• Complementary and alternative medicine

  • Neuromodulation therapies

Guillamondegui OD, et al. Traumatic Brain Injury and Depression. Comparative Effectiveness

Review No. 25. AHRQ Publication No. 11-EHC017-EF017-1-EF. March 2011.


About ahrq evidence report development and this cme activity l.jpg

About AHRQ Evidence Report Developmentand This CME Activity

  • A systematic review of 115 clinical studies was conducted by independent researchers, funded by the Agency for Healthcare Research and Quality, to synthesize the evidence on what is known and not known on this clinical issue.

  • This topic was nominated through a public process. The research questions and the results of the report were subject to expert input, peer review, and public comment.

  • The results of this review are summarized here for use in your decisionmaking and in discussions with patients.

  • The full report, with references for included and excluded studies, is available at the Effective Health Care Program Web site.

Guillamondegui OD, et al. Traumatic Brain Injury and Depression. Comparative Effectiveness

Review No. 25. AHRQ Publication No. 11-EHC017-EF017-1-EF. March 2011.


Traumatic brain injury and depression evidence report key questions 1 3 l.jpg

Traumatic Brain Injury and DepressionEvidence Report: Key Questions 1–3

  • KQ1. What is the prevalence of depression after TBI, and does the area of the brain injured, the severity of the injury, the mechanism or context of injury, or time to recognition of the TBI or other patient factors influence the probability of developing clinical depression?

  • KQ2. When should patients who suffer TBI be screened for depression, with what tools, and in what setting?

  • KQ3. Among individuals with TBI and depression, what is the prevalence of concomitant psychiatric/behavioral conditions, including anxiety disorders, post-traumatic stress disorder (PTSD), substance abuse, and major psychiatric disorders?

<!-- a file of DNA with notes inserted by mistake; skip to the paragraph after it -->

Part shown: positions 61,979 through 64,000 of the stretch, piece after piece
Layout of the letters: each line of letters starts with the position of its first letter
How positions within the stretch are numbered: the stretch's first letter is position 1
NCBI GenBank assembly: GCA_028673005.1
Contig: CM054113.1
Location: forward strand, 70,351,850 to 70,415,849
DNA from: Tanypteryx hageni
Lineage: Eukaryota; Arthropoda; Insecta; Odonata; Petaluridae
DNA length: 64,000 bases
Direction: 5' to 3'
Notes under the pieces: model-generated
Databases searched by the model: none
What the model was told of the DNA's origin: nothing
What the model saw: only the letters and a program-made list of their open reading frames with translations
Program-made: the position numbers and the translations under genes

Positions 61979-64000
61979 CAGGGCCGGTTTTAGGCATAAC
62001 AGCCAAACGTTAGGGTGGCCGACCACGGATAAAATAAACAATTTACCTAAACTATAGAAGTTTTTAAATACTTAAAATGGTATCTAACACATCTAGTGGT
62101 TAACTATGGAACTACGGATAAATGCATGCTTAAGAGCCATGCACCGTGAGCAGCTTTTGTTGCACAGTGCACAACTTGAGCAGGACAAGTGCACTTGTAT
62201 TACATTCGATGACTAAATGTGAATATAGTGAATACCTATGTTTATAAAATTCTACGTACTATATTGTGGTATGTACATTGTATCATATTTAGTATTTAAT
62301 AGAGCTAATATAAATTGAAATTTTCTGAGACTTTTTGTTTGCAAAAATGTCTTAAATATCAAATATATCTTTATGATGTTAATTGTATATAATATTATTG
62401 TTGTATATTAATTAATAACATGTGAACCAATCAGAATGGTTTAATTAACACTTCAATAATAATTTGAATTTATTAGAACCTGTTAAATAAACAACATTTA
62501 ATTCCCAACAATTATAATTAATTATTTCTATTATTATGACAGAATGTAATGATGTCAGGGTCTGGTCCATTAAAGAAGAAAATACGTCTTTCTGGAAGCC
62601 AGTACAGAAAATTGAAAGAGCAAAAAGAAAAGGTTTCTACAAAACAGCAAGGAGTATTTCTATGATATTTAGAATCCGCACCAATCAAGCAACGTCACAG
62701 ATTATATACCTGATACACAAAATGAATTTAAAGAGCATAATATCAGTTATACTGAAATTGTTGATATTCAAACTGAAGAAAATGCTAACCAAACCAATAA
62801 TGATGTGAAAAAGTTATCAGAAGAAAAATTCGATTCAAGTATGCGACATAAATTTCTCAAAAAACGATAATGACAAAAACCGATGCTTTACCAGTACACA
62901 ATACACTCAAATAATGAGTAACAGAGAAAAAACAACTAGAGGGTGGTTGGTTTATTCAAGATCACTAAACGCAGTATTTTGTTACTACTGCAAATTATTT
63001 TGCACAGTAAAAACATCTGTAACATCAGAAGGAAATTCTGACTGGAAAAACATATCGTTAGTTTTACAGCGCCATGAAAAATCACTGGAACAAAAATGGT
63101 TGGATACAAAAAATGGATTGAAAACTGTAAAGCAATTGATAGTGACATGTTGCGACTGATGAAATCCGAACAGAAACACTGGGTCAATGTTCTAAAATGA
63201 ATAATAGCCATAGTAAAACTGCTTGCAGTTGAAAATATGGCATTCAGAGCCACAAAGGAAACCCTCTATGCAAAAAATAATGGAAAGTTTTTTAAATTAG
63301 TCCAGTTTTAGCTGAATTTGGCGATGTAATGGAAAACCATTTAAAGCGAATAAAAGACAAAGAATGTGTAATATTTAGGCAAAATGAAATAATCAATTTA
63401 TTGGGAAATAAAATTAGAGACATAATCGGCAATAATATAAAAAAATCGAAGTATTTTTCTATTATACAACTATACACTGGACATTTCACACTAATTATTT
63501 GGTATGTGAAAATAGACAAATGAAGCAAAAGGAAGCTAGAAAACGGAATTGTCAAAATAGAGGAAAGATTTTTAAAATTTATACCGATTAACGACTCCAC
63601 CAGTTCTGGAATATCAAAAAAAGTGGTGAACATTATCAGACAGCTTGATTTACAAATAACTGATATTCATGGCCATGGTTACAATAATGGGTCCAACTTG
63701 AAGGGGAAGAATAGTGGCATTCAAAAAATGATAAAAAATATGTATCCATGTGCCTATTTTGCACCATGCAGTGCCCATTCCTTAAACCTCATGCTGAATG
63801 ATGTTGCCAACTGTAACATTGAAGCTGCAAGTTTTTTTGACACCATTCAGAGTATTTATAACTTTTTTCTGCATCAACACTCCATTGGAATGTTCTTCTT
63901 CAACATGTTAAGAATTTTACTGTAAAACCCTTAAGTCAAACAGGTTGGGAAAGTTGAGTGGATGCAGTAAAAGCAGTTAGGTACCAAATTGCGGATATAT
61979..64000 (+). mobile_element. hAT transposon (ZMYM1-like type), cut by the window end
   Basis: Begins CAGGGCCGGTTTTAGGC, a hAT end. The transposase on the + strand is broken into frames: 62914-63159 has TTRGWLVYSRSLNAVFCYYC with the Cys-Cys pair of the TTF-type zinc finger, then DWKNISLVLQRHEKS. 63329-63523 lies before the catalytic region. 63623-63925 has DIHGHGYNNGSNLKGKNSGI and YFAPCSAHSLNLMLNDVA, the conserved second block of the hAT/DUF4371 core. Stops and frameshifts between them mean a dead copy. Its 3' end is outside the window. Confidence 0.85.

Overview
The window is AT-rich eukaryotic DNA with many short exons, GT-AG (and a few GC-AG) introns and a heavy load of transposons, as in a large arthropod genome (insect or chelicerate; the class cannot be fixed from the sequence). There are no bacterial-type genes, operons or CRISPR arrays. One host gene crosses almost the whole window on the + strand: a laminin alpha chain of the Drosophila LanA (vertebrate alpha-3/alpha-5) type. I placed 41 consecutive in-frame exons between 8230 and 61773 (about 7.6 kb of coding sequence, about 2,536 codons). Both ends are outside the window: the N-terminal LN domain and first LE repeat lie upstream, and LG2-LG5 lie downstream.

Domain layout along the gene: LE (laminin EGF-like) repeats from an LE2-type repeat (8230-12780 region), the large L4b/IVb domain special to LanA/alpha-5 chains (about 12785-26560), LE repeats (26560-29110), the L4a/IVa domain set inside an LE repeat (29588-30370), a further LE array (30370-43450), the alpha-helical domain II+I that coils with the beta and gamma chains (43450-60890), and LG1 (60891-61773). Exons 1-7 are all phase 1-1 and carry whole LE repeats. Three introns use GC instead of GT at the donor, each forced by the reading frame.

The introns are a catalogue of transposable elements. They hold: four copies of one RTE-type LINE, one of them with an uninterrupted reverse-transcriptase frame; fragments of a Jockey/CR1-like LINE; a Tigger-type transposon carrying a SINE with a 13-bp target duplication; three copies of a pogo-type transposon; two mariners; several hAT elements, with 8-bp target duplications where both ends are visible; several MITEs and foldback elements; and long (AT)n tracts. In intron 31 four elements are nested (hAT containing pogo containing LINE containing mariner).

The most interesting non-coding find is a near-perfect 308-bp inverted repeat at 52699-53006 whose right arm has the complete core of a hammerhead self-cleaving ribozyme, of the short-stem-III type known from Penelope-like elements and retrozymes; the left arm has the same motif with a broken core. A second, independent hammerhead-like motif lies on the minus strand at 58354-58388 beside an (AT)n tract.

Guillamondegui OD, et al. Traumatic Brain Injury and Depression. Comparative Effectiveness

Review No. 25. AHRQ Publication No. 11-EHC017-EF017-1-EF. March 2011.


Traumatic brain injury and depression evidence report key question 4 l.jpg

Traumatic Brain Injury and DepressionEvidence Report: Key Question 4

  • KQ4. What are the outcomes (short- and long-term, including harm) of treatment for depression among TBI patients utilizing:

    • Psychotropic medications?

    • Individual/group psychotherapy?

    • Neuropsychological rehabilitation?

    • Community-based rehabilitation?

    • Complementary and alternative medicine?

    • Neuromodulation therapies?

    • Other therapies?

Guillamondegui OD, et al. Traumatic Brain Injury and Depression. Comparative Effectiveness

Review No. 25. AHRQ Publication No. 11-EHC017-EF017-1-EF. March 2011.


Traumatic brain injury and depression evidence report key questions 5 6 l.jpg

Traumatic Brain Injury and DepressionEvidence Report: Key Questions 5–6

  • KQ5. Where head-to-head comparisons are available, which treatment modalities are equivalent or superior with respect to benefits, short- and long-term risks, quality of life, or costs of care?

  • KQ6. Are the short- and long-term outcomes of treatment for depression after TBI modified by individual characteristics, such as age, pre-existing mental health status or medical conditions, functional status, and social support?

Guillamondegui OD, et al. Traumatic Brain Injury and Depression. Comparative Effectiveness

Review No. 25. AHRQ Publication No. 11-EHC017-EF017-1-EF. March 2011.


Traumatic brain injury and depression evidence report study criteria l.jpg